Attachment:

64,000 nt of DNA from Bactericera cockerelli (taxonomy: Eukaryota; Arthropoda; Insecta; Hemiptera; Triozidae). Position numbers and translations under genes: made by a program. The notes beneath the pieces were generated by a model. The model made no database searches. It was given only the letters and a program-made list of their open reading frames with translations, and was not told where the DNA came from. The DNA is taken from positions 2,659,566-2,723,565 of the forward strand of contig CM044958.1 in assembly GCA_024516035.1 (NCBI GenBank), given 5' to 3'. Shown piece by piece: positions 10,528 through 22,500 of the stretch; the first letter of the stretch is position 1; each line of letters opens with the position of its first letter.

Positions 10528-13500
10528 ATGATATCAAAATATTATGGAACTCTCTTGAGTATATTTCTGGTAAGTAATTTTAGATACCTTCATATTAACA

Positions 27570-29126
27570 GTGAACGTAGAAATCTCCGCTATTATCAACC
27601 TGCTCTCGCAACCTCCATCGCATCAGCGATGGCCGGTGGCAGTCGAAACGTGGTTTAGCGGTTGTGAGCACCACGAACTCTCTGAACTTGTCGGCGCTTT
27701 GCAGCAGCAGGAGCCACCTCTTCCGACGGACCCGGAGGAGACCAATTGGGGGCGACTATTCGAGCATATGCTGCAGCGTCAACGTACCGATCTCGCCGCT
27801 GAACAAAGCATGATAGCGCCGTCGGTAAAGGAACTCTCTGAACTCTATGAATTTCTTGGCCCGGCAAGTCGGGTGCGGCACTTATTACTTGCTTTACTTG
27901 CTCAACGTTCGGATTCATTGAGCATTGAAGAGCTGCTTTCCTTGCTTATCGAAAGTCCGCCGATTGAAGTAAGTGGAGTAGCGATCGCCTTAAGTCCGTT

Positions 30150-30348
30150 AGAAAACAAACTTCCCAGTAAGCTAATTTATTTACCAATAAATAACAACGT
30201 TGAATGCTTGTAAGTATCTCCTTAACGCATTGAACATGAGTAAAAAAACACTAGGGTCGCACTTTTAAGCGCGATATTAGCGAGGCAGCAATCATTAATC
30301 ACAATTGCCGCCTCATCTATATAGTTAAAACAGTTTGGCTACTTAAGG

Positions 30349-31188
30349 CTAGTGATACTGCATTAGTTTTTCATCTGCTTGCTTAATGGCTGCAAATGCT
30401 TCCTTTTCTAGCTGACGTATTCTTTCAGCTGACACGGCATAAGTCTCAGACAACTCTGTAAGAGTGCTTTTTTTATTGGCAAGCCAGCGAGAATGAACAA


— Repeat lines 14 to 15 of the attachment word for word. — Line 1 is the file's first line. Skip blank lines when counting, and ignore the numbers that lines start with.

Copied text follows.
Positions 30349-31188
30349 CTAGTGATACTGCATTAGTTTTTCATCTGCTTGCTTAATGGCTGCAAATGCT